Squid, a swift marine invertebrate (animal without a backbone). Squid are an important food in Asia and the Mediterranean area.The squid has a beaklike mouth surrounded by ten arms lined with suckers.
The squid has a soft, torpedo-shaped body surrounded by a mantle, a muscular protective organ. At the posterior end, the mantle has fins, which are usually held close to the body; at the anterior end, it surrounds the head like a collar. The mantle is supported by a horny structure called a pen. The squid moves by jet propulsion—as the mantle opens, water is taken in; as the mantle closes, the water is expelled through the siphon, a nozzlelike structure below the eyes. By bending the siphon, the squid can swim in any direction; however, it usually swims backwards.
The beaklike mouth is surrounded by 10 arms, which are lined with suckers. Two of the arms are tentacles and are used to seize prey, such as fish or crustraceans, and transfer it to the other arms. The arms then hold it in place while the squid feeds.
The skin is studded with pigment-containing cells called chromatophores, which are red, pink, brown, blue, or yellow, depending on the species. These cells help the squid blend in with its surroundings. Some species have photophores, light-producing cells that blind prey. Like its relatives, the octopus and cuttlefish, the squid ejects an inky fluid, called sepia, to confuse predators as it escapes from danger.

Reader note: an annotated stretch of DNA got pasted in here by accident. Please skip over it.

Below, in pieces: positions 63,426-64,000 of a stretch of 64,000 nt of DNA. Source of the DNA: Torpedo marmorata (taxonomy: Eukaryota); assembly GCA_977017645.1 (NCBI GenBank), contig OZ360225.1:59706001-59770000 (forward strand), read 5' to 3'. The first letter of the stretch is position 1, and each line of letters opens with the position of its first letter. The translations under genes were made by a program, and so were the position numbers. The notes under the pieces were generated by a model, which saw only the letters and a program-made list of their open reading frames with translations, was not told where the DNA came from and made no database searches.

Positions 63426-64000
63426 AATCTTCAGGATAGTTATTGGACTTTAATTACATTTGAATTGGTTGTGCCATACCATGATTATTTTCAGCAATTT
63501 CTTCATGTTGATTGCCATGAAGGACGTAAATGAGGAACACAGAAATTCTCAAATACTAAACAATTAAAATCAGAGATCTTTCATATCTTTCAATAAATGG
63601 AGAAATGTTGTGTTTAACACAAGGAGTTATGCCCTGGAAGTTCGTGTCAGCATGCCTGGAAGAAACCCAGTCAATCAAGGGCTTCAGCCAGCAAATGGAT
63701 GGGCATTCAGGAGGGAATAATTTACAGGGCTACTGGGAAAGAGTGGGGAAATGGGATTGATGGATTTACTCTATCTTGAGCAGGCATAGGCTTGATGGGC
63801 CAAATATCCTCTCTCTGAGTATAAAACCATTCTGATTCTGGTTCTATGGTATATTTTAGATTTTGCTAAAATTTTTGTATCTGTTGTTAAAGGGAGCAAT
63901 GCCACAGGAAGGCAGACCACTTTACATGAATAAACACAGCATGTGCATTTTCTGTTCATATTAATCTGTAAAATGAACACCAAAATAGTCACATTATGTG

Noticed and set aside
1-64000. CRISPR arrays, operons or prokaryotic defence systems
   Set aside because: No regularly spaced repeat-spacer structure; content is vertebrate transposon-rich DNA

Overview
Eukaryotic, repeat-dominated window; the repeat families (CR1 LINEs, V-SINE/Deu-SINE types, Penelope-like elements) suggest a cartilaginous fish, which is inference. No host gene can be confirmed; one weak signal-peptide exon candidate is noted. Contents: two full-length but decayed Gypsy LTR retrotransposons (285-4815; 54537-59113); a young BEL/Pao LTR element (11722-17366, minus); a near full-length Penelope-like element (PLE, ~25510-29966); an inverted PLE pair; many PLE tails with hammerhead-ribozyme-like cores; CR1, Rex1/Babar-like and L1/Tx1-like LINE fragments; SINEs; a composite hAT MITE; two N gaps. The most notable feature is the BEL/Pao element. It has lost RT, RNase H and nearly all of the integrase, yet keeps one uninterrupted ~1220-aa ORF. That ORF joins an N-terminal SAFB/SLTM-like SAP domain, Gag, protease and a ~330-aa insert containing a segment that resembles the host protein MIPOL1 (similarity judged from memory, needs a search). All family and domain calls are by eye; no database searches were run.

The giant squid can reach more than 60 feet (18 m) in length (with the arms extended) and weigh up to 1,000 pounds (450 kg). It lives in open water and can swim at a speed of up to 15 miles per hour (24 km/h). Its chief predator is the sperm whale. Because of its size and appearance, it may have been the origin of one of the sea monster legends.
Common squid, or sea arrows, live in schools along the Atlantic coast. They are used as bait by fishermen. They are about eight inches (20 cm) long and have gray bodies with red spots.
Squid are valuable as laboratory animals because of their highly developed circulatory and nervous systems. Much of the knowledge of the action of human nerves is based on studies made on squid nerves.
It’s easy to see why giant squids have long been the stuff of legends. Giant squids are the largest invertebrates on Earth. Their huge, parrotlike beaks are so strong that they can crush bone. Each sucker on a giant squid’s arms may be as big as a dinner plate. Giant squids live about 3,000 feet (900 meters) down in the ocean depths. That’s so deep that scientists don’t know much about how they live. As a matter of fact, no one has ever seen a living giant squid.
Squid are of the phylum Mollusca, class Cephalopoda, order Decapoda. The giant squid is Architeuthis princeps ; the common squid are species of Loligo. L. pealei is a common species of the western Atlantic.